In case you missed this last night, I vlogged again. This time, gin & tonics and Threads of the Heart by Carole Martinez. It’s a great book. And I am marginally entertaining when talking about it. Also, it’s really hot.
Drinks with Rachael - Ep. 2 - Allergic to Zombies (by Rachael Berkey)
Zombies are the worst. Allergies suck too.
The Great Gatsby Presented Entirely Through Margin Notes
Previously: Chapter 1
to NYC w/ Tom
walk into a brick building
Wilson’s eyes —>
vitality, despite dull looks
even Wilson is covered in ash
in a cab
tries to assert his superiority
Myrtle + George Wilson
what he describes is little (eyebrows) but telling
how Myrtle’s behavior changes
Fitz. is mocking artists
Catherine saying that they should divorce.
Lucille + Chester McKee
why Myrtle married George
when she realizes it’s not going to work
like before: privy to lots of information
hears things, but never asks to hear them
such a cliche, but she doesn’t think so
The schedule of the rapid socialite
Tom hits her.
Because tapestries are more important than the problem
He leaves w/ Chester
Jim and I went through high school together - meaning my all-girls school and his all-boys school were buddies - and I’m kind of really looking forward to re-experiencing The Great Gatsby through his marginalia. Yay books!
I did this thing.
Please tell me how big my ears are. I can’t stop thinking about it.
I promise to be better next time.
*runs to hide*
I wrote this. Because sometimes I just can’t come up with lists and I just really need to read a lot of books all at the same time and really fast. And then I write things like this.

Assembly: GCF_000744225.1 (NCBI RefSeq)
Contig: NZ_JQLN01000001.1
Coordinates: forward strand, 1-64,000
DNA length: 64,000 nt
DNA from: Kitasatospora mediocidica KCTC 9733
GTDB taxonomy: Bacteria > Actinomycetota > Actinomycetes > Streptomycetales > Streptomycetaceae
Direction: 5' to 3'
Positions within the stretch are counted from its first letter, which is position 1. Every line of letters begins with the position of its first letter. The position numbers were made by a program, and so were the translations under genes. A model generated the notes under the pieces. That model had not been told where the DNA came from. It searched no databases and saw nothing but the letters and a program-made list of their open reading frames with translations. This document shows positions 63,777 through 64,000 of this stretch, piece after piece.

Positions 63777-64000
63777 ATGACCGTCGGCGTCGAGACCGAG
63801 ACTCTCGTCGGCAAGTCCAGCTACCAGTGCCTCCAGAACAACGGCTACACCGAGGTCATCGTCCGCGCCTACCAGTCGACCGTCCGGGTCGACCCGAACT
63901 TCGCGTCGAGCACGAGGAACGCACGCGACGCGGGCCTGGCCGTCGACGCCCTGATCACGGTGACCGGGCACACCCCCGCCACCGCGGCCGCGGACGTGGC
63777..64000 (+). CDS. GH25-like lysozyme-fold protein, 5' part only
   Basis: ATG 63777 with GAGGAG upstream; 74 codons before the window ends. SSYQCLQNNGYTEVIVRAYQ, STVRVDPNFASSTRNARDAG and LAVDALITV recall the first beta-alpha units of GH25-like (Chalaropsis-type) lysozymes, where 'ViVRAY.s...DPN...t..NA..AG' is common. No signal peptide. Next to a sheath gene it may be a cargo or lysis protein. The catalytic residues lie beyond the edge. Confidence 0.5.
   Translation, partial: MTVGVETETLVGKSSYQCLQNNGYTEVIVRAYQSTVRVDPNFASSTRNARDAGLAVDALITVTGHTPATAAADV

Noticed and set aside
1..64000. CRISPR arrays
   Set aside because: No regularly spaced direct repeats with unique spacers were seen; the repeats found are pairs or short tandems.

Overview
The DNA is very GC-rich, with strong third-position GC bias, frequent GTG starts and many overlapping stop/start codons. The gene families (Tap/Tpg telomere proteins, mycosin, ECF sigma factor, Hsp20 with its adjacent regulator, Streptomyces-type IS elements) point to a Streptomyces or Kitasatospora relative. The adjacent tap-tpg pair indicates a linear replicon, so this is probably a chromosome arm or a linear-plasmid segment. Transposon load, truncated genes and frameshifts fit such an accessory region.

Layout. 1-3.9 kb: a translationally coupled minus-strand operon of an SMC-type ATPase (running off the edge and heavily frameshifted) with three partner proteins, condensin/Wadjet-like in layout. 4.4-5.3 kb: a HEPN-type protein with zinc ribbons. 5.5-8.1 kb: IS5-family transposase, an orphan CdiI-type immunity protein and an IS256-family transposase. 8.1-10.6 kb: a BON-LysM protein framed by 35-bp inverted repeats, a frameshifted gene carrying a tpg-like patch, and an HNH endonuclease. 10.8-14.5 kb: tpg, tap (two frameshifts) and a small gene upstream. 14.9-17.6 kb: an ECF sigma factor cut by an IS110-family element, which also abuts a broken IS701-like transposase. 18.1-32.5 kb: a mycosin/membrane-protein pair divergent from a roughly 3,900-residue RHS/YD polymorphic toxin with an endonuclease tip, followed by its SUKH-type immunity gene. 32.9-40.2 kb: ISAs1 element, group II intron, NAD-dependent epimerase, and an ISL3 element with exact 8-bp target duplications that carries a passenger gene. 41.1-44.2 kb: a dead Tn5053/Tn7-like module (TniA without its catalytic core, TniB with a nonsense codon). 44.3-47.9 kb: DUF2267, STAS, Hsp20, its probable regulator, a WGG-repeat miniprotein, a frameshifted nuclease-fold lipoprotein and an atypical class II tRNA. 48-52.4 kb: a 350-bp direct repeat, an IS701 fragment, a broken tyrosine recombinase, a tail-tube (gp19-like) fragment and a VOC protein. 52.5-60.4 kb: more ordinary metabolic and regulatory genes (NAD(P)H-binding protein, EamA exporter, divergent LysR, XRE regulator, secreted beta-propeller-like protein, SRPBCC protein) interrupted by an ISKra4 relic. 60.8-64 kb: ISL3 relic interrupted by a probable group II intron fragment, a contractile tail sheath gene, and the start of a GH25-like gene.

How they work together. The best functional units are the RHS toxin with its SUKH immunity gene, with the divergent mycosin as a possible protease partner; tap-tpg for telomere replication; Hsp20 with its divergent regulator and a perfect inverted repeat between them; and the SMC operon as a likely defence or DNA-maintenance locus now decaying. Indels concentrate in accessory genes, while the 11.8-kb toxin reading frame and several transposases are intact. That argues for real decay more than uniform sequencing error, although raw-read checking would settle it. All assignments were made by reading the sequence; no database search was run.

WE DIDN’T HAVE HARRY POTTER WHEN I WAS A KID, OKAY?
So I wrote this.
One could as well have chosen
that life of supermarket carts
junked in the backyard,
where you stand and wait
with your mechanic’s hands
and a bare chest
in summer, light
behind you jammed into the picture,
its code undecipherable
even by the camera,
so steep and dense its
dreaming smeared on the warped
boards of the toolshed, makeshift
cinder path, and what once must have been
grass of a lawn now given way
to automobile parts and that complication
of wreckage, brutal and casual
at once, whose talent it is to attach
itself to us in California
or to those lives in other places
we accede to.
Where evening finds us
I cannot name yet; these are lives
best seen, or dreamt, beneath that sun
of backyard chaos
and indeterminate nourishing power,
that sun of rusting crankshafts,
of beached headlights, where you wait
for what shall not be named yet in this poem,
where evening finds us,
should it find us,
on a second-hand mattress whose bent springs
jangle when the wind lies right,
those mechanic’s hands
to small avail
against the infinite
the stars on over California,
the dark no doubt insisting moonlight
color chaos silver soon in backlots
where supermarket carts
and auto bodies
await, if we are gifted,
restoration at our hands
(and we are gifted),
we who, beneath that daylight etched
like anniversaries on the calendar
nailed to the toolshed wall,
wait for what has not disclosed its name,
neither in California
nor in this life of bleached,
God I love The Paris Review.
I left the house without a book today.
It was horrible.
I had to ride the subway both ways listening to something and not reading.
IT HURT SO MUCH.